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The Bridge Between Something and Nothing

The customary way to begin a tragedy such as this is with a mournful, damaged character who is the only survivor of some terrible circumstances, recounting the tale with a heavy heart and solemn words. As for this story, I, Julius Lockewood, will begin with-

No, that's not right at all. You needn't my name to read this story, nor my appearance, for I am no one, nothing, and this is a story about someone who was something.

She was as changing as the sea; one moment the calm horizon at midday reflecting a cloudless sky, and the next a torrential, swirling storm that was as captivating as it was deadly, tossing about its victims like useless, weak boats missing their rudders. For a time, I needed no rudder. She was the only direction I needed, my compass- and in her eyes, the map of my world.

Ah, but she was never mine, though we spent countless nights wandering the city, our hands joined as- to the outsider- our hearts. There were never any stars, but I didn't mind, because her smile was the only light I needed.

What was her name, one might ask? Was she of rare beauty or charm, an enchantress, a lovely anomaly? She had no need of a name to be herself, to be remembered, but I always called her-

I digress, once again. Earlier I mentioned that my lady was not mine; this is because she belonged to everyone and no one. She was coveted, needed, desired more than anyone else I had ever knownn, and she didn't chose me.

She bestowed herself upon a man more successful than I, and that was the end of it. Wasted years, crushed feelings. I said goodbye to her. Isn't that a travesty, a beautiful tragedy, because the very day I left San Francisco Bay she threw herself off the Golden Gate and was dead to all.

That would be true, had my lady been a person. Had she been a person, she would have sunk in to the depths, never to be seen again, fingers scraped because those who jump always cling to the edge and try to save themselves in the end.

She could not be killed, for her name was love, and that is the one thing that never dies, never surrenders as bleak as the day may be, and is never forgotten.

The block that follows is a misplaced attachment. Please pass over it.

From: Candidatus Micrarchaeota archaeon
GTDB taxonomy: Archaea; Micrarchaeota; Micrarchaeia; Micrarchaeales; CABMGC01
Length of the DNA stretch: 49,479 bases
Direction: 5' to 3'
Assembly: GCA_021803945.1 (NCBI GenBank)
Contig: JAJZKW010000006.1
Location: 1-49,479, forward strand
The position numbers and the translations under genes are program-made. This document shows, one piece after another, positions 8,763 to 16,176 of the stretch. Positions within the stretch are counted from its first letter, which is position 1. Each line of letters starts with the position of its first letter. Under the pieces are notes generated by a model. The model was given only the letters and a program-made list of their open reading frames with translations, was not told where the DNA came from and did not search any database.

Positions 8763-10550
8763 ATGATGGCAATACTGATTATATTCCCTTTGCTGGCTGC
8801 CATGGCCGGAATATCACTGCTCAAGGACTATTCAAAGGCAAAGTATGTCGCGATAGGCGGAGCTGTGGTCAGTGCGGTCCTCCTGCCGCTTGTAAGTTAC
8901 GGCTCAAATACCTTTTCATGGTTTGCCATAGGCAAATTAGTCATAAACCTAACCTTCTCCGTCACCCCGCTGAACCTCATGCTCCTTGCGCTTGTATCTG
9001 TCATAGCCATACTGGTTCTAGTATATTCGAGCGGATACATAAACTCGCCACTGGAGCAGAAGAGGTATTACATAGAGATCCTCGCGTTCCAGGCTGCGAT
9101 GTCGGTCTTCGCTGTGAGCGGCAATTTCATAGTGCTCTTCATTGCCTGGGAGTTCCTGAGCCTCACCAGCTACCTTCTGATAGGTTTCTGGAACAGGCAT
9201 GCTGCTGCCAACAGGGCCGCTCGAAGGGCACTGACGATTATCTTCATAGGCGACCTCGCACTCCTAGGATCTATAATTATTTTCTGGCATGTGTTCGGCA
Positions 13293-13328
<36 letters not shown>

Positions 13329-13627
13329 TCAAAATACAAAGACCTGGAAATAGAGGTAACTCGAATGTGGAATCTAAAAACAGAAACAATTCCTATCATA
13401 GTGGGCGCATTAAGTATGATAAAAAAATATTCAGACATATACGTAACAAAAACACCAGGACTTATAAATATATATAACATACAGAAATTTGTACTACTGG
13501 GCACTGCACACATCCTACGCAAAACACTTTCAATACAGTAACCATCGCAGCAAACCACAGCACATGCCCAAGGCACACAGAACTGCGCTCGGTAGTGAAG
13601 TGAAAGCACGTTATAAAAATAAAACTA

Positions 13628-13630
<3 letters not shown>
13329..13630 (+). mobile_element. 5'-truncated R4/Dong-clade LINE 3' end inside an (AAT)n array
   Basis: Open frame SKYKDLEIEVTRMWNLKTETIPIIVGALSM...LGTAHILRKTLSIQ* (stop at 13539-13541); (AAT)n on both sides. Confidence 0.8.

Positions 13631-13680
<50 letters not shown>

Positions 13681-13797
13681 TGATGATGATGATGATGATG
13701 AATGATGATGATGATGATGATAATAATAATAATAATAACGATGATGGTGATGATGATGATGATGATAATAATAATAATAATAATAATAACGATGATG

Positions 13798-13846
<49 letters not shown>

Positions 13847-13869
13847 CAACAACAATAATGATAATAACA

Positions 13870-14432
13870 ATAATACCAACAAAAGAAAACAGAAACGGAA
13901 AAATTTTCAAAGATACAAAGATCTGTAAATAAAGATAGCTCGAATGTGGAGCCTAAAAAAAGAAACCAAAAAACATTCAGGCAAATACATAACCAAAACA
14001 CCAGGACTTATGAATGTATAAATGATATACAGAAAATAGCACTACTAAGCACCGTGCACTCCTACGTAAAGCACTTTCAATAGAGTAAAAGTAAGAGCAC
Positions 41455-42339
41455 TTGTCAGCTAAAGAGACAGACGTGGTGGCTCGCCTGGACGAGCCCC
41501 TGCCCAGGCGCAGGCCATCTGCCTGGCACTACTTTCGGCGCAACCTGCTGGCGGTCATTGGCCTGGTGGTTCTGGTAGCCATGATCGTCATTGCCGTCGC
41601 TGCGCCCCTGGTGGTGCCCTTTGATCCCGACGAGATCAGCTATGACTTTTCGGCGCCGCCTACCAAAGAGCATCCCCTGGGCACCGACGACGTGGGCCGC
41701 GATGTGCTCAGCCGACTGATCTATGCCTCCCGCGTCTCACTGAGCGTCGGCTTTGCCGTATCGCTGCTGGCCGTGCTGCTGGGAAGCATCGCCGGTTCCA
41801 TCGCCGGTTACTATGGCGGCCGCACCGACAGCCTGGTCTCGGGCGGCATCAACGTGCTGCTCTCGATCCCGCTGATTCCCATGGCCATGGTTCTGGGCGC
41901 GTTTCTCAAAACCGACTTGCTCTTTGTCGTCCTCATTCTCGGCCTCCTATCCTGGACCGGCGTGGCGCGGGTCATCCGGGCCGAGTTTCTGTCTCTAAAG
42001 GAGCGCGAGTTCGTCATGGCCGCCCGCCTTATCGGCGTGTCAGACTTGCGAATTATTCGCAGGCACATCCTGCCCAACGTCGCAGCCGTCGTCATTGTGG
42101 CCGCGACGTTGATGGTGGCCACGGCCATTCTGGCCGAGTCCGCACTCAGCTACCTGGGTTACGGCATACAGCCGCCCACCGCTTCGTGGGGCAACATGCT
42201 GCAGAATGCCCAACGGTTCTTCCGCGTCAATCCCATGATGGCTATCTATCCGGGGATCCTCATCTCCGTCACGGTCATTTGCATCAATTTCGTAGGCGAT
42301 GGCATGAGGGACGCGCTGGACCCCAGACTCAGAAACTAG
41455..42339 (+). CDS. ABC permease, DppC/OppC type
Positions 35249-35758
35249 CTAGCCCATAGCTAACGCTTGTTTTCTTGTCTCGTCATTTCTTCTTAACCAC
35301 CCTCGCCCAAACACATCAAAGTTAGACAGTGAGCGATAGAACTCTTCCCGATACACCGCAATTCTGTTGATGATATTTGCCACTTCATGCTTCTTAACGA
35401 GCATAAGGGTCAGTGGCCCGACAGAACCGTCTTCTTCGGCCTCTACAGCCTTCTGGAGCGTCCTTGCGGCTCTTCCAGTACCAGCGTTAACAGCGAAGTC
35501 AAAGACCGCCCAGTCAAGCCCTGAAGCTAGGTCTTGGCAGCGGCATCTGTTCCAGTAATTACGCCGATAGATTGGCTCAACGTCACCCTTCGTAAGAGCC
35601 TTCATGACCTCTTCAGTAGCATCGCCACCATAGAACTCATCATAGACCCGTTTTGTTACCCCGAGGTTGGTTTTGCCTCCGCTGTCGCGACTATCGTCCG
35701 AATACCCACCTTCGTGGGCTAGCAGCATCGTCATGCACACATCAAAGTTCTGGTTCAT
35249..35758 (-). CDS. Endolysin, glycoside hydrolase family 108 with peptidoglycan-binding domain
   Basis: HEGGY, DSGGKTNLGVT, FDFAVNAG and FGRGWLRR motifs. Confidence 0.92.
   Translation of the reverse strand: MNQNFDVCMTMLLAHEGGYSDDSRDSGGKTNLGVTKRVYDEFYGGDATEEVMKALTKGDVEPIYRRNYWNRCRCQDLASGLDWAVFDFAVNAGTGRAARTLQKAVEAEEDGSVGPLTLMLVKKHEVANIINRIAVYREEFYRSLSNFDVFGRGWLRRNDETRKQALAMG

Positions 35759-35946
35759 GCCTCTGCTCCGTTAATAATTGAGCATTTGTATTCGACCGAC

So you see, my lady is still here. She is me, and she is in you, she is somebody, something-

I wish I could honestly say that she was an emotion and not a human being, but forgive me, for I've lied. She was a woman, and though she belonged to another, she wore my ring on her finger as if it were a manacle, while she was consorting with another.

Was it a man? No, it was something we all are familiar with, a lurking, insidious fear that is as inevitable as the fall after you throw yourself from a bridge.

Her lover's name was death, and he took her from me in the end, seduced her, defiled her, took the rosy flush from her skin and the light from her eyes, smothered the fire in her heart and slowed the clockwork beating to nothing.

So we end with a mournful, damaged character who is neither something nor someone, and being nothing, paradoxically, must therefore be something after all...



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This article has 6 comments. Post your own!

E.J.Mathews This work has been published in the Teen Ink monthly print magazine. said...
Feb. 16, 2013 at 6:01 pm:
I think that you indeed succeeded. This story had lots of twists, and was refreshingly unique. Awesome.
 
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AthenaMarisaDeterminedbyFateThis teenager is a 'regular' and has contributed a lot of work, comments and/or forum posts, and has received many votes and high ratings over a long period of time. This work has been published in the Teen Ink monthly print magazine. said...
Feb. 13, 2013 at 8:23 am:
Yeesh, that was amazing. I really loved reading it, and it got me thinking hard. Congrats!
 
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WhenItRains21 said...
Feb. 7, 2013 at 5:08 pm:
Whoa. That definitely got me thinking. It's nicely written, and the voice shines through. The only suggestion I would have is that it's a bit loose. I would advise polishing it up and tightening up the ideas a bit more, if that makes sense. It does twist and turn, but it ends up all over the place.  Probably the best way to do that is to tie it all up at the end, without leaving it quite so open. It is, however, very well written! Love the metaphors throughout.
 
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Sketched97This teenager is a 'regular' and has contributed a lot of work, comments and/or forum posts, and has received many votes and high ratings over a long period of time. This work has been published in the Teen Ink monthly print magazine. said...
Feb. 7, 2013 at 12:35 pm:
I like its abstract qualities and your writing is really beautiful and flows well. You lost me at some points though, and I didn't really get the whole point in the end. 4 stars.
 
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IMSteelThis teenager is a 'regular' and has contributed a lot of work, comments and/or forum posts, and has received many votes and high ratings over a long period of time. said...
Feb. 6, 2013 at 4:15 pm:
Beautifully written, with only a few gramatical errors.  I love it!  The way you tell the story is unique, and original.  Keep writting!
 
IMSteelThis teenager is a 'regular' and has contributed a lot of work, comments and/or forum posts, and has received many votes and high ratings over a long period of time. replied...
Feb. 6, 2013 at 4:16 pm :
And yes, you did succeed in making it intricately written, I love that you want to make people think.  Most authors don't do that anymore do they?
 
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